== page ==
Happy 2011, everyone! Yes, yes, I’m well aware that January is half over, and even more so that I have been shockingly silent on these pages. The good news is that what I’ve been up to, in a big way, has been cooking and food adventuring, so there should be plenty of posts heading your way!
In part, I’ve been doing so much cooking because of the wonderful gifts I received for Christmas, from Mr. Menace, my parents, and many of my friends. Clearly they’ve caught on to my strong interest in cooking somehow, and responded with some really fabulous new toys. However, today I’m going to talk about something my parents gave me all the way back in the summer, for my birthday, that I finally took the time to play with and learn how to use. Honestly, I’m not sure what took me so long, because not only was it really easy, it let me finally cross off of the list one of my food goals: making my own pasta.
Yes, my parents gave me this sweet, VERY shiny pasta machine for my birthday, along with a book of recipes from America’s Test Kitchen:
(Oh, hey, there’s a Christmas gift in action, too! Yes, I finally have a cookbook holder, hooray! Thanks, Mr M!)
They also provided a lovely drying rack:
Now, my dad is the sort of person who does a lot of careful research when he gives you a gift, to make sure he’s getting the best version of whatever-it-is for the cost, which is really a sensible way to go about things, though I suspect that many folks don’t do it as often as they should. So that’s why, even though I own a Kitchen-Aid stand mixer and had originally thought I’d wanted the pasta attachment for that, he gave me a hand-cranked machine. He’d read that the Kitchen-Aid version wasn’t all one might wish, and that the hand machines were the way to go. As it turns out, the cookbook he gave me agrees with that assessment, so that worked out well, and the hand-machine is so ridiculously easy to use that I’m not sure having a motor involved could possibly add anything.
The first thing I needed to do was make the dough. I decided to make the most basic pasta to start out with – I can always get fancy later, and in fact after my positive experience hope to make ravioli soon! Traditional fresh pasta is simply eggs and flour – all-purpose, which was nice (dried requires semolina flour, which I didn’t have immediately to hand). These two ingredients whirred about in my food processor, making dry pebbles that I pressed into dough:
At this point I was nervous because the dough seemed VERY tough and dry, but since the next step was to let it sit for two hours to “relax,” I decided to trust Christopher Kimball and his crew and wrapped it up.
So glossy! So warm and yellow from the egg yolks! It’s like another dough entirely.
This slice and its five brethren were then fed into the pasta machine. The way it works is very simple – there are two little rollers inside of it, and these can be adjusted from very wide to very narrow. The slices of dough are passed through the widest settings several times, until the dough is smooth, then passed through again through each of the narrower settings until the dough is quite long and almost translucent:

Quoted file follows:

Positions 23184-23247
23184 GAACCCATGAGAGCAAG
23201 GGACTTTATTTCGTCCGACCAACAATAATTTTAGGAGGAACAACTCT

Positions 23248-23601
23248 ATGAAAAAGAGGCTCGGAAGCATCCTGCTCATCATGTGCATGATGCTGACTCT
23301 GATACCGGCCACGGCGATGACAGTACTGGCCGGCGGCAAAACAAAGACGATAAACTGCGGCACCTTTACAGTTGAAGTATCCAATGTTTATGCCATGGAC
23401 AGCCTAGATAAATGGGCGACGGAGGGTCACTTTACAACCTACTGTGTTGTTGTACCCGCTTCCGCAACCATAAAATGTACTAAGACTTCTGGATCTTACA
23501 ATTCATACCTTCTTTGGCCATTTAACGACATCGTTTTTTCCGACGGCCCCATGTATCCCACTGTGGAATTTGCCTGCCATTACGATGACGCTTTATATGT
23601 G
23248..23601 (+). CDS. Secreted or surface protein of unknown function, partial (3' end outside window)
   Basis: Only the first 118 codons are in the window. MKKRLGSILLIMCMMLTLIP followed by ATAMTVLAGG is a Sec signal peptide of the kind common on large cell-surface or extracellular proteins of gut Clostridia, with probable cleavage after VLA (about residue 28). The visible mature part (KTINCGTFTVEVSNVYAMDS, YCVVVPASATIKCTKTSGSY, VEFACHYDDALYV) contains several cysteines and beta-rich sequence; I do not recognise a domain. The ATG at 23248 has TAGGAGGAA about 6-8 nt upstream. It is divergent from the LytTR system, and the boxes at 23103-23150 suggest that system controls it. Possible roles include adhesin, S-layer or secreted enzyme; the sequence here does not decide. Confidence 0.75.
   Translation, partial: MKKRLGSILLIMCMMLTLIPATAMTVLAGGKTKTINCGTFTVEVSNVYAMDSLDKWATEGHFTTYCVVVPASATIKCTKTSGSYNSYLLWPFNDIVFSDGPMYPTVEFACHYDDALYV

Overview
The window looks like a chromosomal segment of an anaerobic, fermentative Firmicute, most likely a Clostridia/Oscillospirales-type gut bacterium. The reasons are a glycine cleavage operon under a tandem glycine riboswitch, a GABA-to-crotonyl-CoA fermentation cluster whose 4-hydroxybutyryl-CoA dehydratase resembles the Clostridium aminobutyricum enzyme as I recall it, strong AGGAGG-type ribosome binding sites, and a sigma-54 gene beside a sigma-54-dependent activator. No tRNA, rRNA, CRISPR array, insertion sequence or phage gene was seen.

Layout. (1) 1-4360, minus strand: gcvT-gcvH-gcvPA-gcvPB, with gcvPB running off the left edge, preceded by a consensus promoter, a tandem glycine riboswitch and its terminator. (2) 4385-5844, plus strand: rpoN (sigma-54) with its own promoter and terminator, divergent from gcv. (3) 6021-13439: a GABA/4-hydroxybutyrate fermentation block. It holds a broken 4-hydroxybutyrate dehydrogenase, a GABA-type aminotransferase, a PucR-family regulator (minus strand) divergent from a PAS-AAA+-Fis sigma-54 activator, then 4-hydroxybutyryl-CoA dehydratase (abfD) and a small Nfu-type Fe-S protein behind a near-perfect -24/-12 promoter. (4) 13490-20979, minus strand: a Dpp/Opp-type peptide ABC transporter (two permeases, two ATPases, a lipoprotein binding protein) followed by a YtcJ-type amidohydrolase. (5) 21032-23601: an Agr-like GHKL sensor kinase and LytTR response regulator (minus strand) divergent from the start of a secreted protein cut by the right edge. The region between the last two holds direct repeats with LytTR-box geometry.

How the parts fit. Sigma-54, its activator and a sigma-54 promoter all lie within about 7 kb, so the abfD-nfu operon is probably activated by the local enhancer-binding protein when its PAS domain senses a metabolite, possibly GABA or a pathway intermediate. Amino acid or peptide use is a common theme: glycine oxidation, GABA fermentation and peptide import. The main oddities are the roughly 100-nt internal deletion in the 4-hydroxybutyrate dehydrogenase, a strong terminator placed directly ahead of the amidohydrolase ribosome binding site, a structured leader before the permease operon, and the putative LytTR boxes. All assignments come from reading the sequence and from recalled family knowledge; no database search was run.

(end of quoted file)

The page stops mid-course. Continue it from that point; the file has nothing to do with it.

Here’s the dough going through the machine:
(I know, it’s a lot of photos, but I LOVE that one! The pasta looks like a fat ribbon.)
You can see the towel right through it! You can also see it’s gotten very long – it can be cut in half if this is too much for the next step, which is cutting the pasta. This is rather nifty on the hand-cranked machine, because the cutter gets attached the front, and the handle that you used in the previous step, to flatten, just moves over to the cutter to crank the dough through that! I love that sort of economy – no need to take up space with extra handles! The cutter has two settings, a flat, wide fettuccine setting, and a thinner tagliatelle one. I went with the latter:
The strands are then hung on the rack to dry for a bit, so that they don’t become a sticky, mushy mass when you cook them:
I found that for this purpose keeping the pasta long was the way to go – short strands were a fiddly balancing act that was not really fun to attempt.
As with the pasta itself, I elected to keep it pretty simple with the sauce. Mr. Kimball et al. feel that fresh egg noodles of this sort are best for a cream or butter sauce since they absorb a bit of it and hold it well. Since I’m not a huge fan of cream sauces (and to be honest, didn’t feel like making one) I decided to go with the simplest recipe in the book – butter and Parmesan cheese in large quantities:
This turned out to be an awesome combination! The fresh pasta was perfect – tender, and slightly sweet in contrast to the salty sausage and the bitter, garlicky rabe. While the whole process took several hours, most of the time was in waiting, rather than active cooking, and the active parts were really fun! Using the pasta machine with the dough took me straight back to childhood and the Play-Doh Fun Factory!
My pasta machine trumps the Fun Factory, however, because when I’m done it I can eat the results; while one CAN eat Play-Doh, I don’t think one SHOULD.
I’m very excited for future projects with the pasta maker – in addition to the ravioli I want to try flavored pastas, and making my own tomato sauce. (Don’t look at me like that, I’m not Italian, okay? We always got sauce from jars!) What cooking adventures have you all been up to? Oh, and look out for a poll soon – I think it’s high time for another group adventure!